Layer 2 – Project 1 – Hiding in Full View (Part 2)

Building and configuring a “reasonably well hidden” network monitor using a Raspberry Pi (PI)

This project follows on directly from Part 1 and is really just a stepping stone to introduce concepts required in later projects.

Wireshark is fine for a start and is a highly valuable tool (test/develop/test filters for example), but what about something a little more specific?

There are numerous of these programs available (tcpdump), so we will only provide brief references/details and some implementation considerations. (tcpdump can capture and save everything to a file without us writing any code)

As its being developed on a PI we will only consider linux, not Windows (a later project).

Getting Started:

Before commencing its necessary to decide on an approach:

Pure (standard) C.
Compared those below this is more work but the rewards are: very small, fast, reliable and easy to understand.

Hybrid C/C++.
By writing the capture part in C, but moving the housekeeping to C++ (or python?) its possible to reduce the work, but keep in mind that mixing C and C++ requires care.

Pure C++ (or as close as you can).
(You still must still pay careful attention to the C/C++ integration)
Pick a class library and off you go, there are many to choose from.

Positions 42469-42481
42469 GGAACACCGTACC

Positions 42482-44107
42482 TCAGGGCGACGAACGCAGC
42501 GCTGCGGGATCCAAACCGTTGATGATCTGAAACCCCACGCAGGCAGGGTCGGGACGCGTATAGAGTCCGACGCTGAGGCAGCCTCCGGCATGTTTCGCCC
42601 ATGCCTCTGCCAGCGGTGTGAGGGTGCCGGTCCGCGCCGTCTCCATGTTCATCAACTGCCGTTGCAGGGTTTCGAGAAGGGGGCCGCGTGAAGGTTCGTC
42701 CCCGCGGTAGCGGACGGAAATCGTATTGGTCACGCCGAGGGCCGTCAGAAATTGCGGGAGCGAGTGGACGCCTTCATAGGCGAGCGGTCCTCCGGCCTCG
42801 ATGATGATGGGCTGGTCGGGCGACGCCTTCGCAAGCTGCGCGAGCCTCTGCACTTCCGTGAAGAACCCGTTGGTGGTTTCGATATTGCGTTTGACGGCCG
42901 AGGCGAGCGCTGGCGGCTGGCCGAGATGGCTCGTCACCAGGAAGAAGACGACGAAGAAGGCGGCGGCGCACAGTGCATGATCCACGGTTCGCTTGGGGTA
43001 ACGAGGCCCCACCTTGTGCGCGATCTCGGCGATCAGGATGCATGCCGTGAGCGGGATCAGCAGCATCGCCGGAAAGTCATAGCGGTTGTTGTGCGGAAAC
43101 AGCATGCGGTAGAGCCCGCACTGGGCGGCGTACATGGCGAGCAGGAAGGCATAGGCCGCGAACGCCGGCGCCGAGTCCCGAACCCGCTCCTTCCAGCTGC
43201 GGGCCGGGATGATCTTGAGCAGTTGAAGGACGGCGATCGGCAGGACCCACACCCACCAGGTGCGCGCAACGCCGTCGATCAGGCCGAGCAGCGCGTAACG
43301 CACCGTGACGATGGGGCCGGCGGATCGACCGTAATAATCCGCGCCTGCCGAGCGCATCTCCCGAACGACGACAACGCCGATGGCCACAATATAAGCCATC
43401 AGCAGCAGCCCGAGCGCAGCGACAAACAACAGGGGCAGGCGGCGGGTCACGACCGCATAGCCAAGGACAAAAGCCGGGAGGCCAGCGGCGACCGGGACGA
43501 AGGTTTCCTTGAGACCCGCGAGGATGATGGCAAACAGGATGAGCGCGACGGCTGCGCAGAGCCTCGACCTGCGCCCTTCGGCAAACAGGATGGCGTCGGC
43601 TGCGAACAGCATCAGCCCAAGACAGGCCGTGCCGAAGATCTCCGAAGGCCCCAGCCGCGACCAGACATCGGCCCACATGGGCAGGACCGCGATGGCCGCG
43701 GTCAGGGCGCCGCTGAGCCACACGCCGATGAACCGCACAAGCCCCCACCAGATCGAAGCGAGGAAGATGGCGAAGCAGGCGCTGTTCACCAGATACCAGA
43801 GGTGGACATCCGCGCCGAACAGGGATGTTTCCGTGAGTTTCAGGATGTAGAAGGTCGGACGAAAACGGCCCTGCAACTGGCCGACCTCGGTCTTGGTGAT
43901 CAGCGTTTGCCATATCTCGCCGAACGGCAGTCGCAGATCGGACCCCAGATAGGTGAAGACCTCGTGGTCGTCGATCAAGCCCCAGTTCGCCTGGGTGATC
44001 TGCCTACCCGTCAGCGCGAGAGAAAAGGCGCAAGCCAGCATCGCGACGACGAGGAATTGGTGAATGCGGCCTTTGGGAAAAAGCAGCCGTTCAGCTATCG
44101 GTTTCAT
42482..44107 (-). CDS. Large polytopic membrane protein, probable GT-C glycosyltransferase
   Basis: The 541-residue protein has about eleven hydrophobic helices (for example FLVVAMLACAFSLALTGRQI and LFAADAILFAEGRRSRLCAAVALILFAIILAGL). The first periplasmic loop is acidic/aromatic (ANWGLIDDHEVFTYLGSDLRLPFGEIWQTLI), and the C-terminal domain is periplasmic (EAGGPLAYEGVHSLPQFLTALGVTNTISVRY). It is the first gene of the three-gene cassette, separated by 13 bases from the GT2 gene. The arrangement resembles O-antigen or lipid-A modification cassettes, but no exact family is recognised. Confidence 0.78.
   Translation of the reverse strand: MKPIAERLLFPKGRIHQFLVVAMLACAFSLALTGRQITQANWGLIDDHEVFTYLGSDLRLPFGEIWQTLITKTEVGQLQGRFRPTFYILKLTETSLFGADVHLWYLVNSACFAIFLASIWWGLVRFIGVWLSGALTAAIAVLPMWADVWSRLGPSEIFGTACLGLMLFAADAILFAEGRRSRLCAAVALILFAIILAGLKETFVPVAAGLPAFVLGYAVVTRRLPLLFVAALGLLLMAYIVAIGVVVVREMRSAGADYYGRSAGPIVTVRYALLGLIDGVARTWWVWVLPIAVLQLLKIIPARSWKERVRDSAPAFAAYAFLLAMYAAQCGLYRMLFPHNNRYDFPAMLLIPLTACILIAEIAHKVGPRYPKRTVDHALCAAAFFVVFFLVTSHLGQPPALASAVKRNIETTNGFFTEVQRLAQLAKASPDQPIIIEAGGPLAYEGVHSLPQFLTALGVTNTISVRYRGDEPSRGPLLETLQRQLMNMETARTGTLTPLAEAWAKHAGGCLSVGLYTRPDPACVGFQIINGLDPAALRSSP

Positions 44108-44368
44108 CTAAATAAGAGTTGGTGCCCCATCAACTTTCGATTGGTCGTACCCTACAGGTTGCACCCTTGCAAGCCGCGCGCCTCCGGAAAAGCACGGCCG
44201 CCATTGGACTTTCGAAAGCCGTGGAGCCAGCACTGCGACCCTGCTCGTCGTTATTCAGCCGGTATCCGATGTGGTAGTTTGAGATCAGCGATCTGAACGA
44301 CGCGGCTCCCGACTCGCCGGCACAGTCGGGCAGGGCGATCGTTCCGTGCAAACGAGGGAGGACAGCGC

It may be faster to write but will be slower, larger and consume more resources which may rule small CPU / Memory configurations.
This application requires multiple threads so be prepapred to spend time getting them to work within your library.

A note about C and C++.
There seems to be a misconception that C++ is somehow a modified version of C.
Whilst from a syntactic position this appears “true”, under the covers there are many subtle differences.
Sign extension, handling of numbers, casts…its a long list.
Many bugs and security holes have been linked to this problem (compiling a C program in a C++ compiler without testing/verification).
For better or worse they are in fact different languages….

Resources and helpful information:

Please check out our Project References Page, in particular:
The Linux Programming Interface
for all the necessary information and links

A logging app.

The steps any logging application performs are:

(1) Open a file for the data
(2) Intialize libpcap (including the capture filter(s))
(3) Start the capture.
(4) Save each packet arrives in the file.
(5) If the file grows too large close it and open another.
(6) When requested: stop the capture, close the file and exit.

Critical sections.

Lets examine the above steps and discuss those which require careful attention.

(1) Open a file for the data.
This is a normal activity undertaken in most programs.
Note how this file will be used in Step (4) and may be closed and another file opened in Step (5).
So a little care is required, especially if you are mixing C/C++.
Typically Step (1) is in a different thread to Steps (4) and (5).

(2) Intialise libpcap (including the capture filter(s)
libpcap expects all calls and parameters to be in “C”.
Make sure you have this covered.

(3) Start the capture.
There are many options on how to structure this so we will just list a few things you should consider:
Its probably best to have the user interact with one thread and invoke libpcap from another thread.